2 June 1918|
Erbach an der Donau
|Died||17 October 1944
near Gumbinnen, East Prussia
|Years of service||1940–1944|
|Awards||Knight's Cross of the Iron Cross with Oak Leaves|
Anton "Toni" Hafner (born 2 June 1918 in Erbach an der Donau, killed in action 17 October 1944 on the Eastern front) was a German former Luftwaffe fighter ace and recipient of the Knight's Cross of the Iron Cross with Oak Leaves (German: Ritterkreuz des Eisernen Kreuzes mit Eichenlaub) during World War II. The Knight's Cross of the Iron Cross and its higher grade the Oak Leaves was awarded to recognise extreme battlefield bravery or successful military leadership.
 World War II
On 18 December 1942 Hafner was on a bomber intercept mission. While approaching the bomber formation they engaged the escorting P-38 Lightning fighter escort. In the ensuing dog fight Hafner flamed the left engine of a P-38. The pilot, Norman L. Widen, bailed out and was taken prisoner of war and brought to Hafner's airfield. After Hafner landed, Widen presented Hafner his silver pilot insignia. Before Widen was taken to the POW camp, Hafner and Widen promised to meet again after the war. Hafner sent the gift to his brother, Alfons Hafner, with the request to return the gifts together with a medal and picture of Anton Hafner in case of Anton Hafner getting killed in action. In 1960 Alfons Hafner managed to contact Major Widen via the US Airforce to fulfil his brother's will.
On 16 October 1944, Hafner destroyed four fighters thus taking him past the double century mark. Hafner's 204th and last victory was a Russian Yak-7 fighter on 17 October 1944. However, during the dogfight his plane hit a tree. His Bf 109 G-6 (Werknummer 442 013—factory number) "Black 1" crashed killing Hafner, the highest scoring pilot of JG 51 "Mölders".
Anton Hafner was credited with 204 victories in 795 combat missions. He claimed 184 victories over the Eastern Front. Of his 20 victories claimed over the Western front, eight were P-38 two engine fighters. Among his claims are 55 Il-2 Sturmoviks.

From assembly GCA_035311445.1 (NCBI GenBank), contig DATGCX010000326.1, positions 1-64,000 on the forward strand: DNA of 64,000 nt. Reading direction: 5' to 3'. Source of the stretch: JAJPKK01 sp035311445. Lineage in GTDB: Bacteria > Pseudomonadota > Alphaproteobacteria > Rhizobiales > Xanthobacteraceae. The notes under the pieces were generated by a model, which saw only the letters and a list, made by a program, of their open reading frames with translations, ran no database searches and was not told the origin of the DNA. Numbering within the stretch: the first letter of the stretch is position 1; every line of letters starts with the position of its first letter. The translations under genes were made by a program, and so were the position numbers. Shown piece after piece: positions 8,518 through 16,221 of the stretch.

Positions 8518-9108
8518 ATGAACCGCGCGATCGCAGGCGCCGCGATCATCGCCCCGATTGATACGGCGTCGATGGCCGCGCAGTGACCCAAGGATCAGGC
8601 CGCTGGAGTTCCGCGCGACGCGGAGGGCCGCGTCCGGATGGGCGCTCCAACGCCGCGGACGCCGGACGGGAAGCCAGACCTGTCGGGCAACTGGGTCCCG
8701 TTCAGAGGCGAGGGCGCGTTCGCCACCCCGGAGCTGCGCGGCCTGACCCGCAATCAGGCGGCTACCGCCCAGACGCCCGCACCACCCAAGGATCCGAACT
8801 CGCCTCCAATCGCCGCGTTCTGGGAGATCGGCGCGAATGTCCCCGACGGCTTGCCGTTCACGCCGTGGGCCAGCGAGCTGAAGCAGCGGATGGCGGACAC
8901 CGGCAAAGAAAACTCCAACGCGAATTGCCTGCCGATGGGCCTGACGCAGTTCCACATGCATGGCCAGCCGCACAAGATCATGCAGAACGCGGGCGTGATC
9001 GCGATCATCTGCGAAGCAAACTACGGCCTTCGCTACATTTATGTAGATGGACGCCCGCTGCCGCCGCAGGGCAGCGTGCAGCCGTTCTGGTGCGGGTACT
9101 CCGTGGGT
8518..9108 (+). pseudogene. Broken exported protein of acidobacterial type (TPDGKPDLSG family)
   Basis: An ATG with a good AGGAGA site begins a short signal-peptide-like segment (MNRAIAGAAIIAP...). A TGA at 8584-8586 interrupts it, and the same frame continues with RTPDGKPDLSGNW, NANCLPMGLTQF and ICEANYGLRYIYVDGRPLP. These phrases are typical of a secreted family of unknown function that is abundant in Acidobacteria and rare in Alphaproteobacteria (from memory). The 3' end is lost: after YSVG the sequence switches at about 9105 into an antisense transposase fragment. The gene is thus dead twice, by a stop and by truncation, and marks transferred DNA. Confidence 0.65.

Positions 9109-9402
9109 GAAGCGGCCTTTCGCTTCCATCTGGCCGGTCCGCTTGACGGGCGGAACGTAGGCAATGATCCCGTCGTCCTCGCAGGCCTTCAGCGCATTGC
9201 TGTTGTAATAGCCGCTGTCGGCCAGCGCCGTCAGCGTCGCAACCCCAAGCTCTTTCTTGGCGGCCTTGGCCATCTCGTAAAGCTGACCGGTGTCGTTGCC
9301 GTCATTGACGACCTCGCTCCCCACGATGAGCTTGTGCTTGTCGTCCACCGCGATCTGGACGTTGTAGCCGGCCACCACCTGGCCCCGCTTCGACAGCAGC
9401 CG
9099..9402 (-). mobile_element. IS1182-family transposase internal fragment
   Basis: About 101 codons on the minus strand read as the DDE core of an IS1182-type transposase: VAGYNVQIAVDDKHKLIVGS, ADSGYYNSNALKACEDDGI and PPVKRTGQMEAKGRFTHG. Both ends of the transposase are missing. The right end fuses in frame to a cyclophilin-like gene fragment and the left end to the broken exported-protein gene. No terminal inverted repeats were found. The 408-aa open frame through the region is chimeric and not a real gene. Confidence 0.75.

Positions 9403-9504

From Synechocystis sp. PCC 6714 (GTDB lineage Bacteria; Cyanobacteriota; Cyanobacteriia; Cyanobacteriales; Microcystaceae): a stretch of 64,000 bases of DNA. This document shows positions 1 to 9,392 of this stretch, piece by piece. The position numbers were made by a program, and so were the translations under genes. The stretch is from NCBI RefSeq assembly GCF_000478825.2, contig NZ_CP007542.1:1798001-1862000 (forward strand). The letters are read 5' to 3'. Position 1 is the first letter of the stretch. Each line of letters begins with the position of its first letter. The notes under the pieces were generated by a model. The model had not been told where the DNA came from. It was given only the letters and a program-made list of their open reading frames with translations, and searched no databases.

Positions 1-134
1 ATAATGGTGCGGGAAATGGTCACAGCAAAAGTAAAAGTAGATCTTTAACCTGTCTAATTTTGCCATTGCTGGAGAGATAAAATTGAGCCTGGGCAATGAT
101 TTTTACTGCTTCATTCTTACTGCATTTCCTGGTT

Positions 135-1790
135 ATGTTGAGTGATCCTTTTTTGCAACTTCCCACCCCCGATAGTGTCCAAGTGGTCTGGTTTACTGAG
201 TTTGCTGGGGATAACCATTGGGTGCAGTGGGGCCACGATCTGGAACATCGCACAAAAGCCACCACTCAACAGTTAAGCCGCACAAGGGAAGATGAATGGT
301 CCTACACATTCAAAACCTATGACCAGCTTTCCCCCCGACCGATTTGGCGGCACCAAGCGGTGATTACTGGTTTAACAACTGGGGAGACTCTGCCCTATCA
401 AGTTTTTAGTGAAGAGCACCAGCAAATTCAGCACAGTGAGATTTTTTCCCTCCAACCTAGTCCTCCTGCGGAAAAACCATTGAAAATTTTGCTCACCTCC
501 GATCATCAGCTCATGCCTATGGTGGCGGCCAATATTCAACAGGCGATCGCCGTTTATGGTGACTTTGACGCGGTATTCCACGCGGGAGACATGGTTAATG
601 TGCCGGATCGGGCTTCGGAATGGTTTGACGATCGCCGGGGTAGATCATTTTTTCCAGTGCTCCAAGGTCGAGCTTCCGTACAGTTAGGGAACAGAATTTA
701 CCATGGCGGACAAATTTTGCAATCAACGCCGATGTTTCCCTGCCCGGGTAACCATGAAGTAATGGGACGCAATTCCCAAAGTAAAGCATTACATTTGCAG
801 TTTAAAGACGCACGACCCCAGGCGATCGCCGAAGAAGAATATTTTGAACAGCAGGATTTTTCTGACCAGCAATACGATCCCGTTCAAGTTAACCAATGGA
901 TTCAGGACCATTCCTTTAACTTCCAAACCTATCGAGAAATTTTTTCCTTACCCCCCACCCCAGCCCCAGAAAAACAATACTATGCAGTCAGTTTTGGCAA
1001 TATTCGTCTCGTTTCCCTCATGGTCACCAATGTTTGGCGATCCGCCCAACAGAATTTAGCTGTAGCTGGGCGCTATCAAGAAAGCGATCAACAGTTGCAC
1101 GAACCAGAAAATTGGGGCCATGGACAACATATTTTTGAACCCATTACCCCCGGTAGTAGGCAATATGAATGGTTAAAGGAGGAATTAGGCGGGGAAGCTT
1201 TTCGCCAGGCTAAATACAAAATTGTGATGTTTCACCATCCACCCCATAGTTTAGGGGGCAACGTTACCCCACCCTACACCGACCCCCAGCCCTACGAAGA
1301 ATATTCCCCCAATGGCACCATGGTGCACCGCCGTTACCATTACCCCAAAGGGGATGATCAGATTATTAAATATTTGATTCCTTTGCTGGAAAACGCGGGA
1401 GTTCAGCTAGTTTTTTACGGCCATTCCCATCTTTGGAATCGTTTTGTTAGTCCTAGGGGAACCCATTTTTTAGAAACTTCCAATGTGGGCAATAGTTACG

- Iron Cross (1939)
- Ehrenpokal der Luftwaffe (27 April 1942)
- German Cross in Gold on 22 May 1942 as Unteroffizier in the 6./JG 51
- Knight's Cross of the Iron Cross with Oak Leaves
- Weal 2001, p.92.
- Thomas 1998, p. 237.
- Obermaier 1989, p. 65.
- Patzwall and Scherzer 2001, p. 159.
- Scherzer 2007, p. 360.
- Fellgiebel, Walther-Peer (2000). Die Träger des Ritterkreuzes des Eisernen Kreuzes 1939-1945 (in German). Friedburg, Germany: Podzun-Pallas. ISBN 3-7909-0284-5.
- Obermaier, Ernst (1989). Die Ritterkreuzträger der Luftwaffe Jagdflieger 1939 - 1945 (in German). Mainz, Germany: Verlag Dieter Hoffmann. ISBN 3-87341-065-6.
- Patzwall, Klaus D. & Scherzer, Veit (2001). Das Deutsche Kreuz 1941 - 1945 Geschichte und Inhaber Band II (in German). Norderstedt, Germany: Verlag Klaus D. Patzwall. ISBN 3-931533-45-X.
- Scherzer, Veit (2007). Die Ritterkreuzträger 1939–1945 Die Inhaber des Ritterkreuzes des Eisernen Kreuzes 1939 von Heer, Luftwaffe, Kriegsmarine, Waffen-SS, Volkssturm sowie mit Deutschland verbündeter Streitkräfte nach den Unterlagen des Bundesarchives (in German). Jena, Germany: Scherzers Miltaer-Verlag. ISBN 978-3-938845-17-2.
- Thomas, Franz (1997). Die Eichenlaubträger 1939–1945 Band 1: A–K (in German). Osnabrück, Germany: Biblio-Verlag. ISBN 3-7648-2299-6.
- Weal, John (2001). Bf109 Aces of the Russian Front. Oxford: Osprey Publishing Limited. ISBN 1-84176-084-6.
- Petr Kacha. "Anton Hafner". Aces of the Luftwaffe. Retrieved 16 November 2012.
- "Anton Hafner". Adlertag (in German). Retrieved 16 November 2012.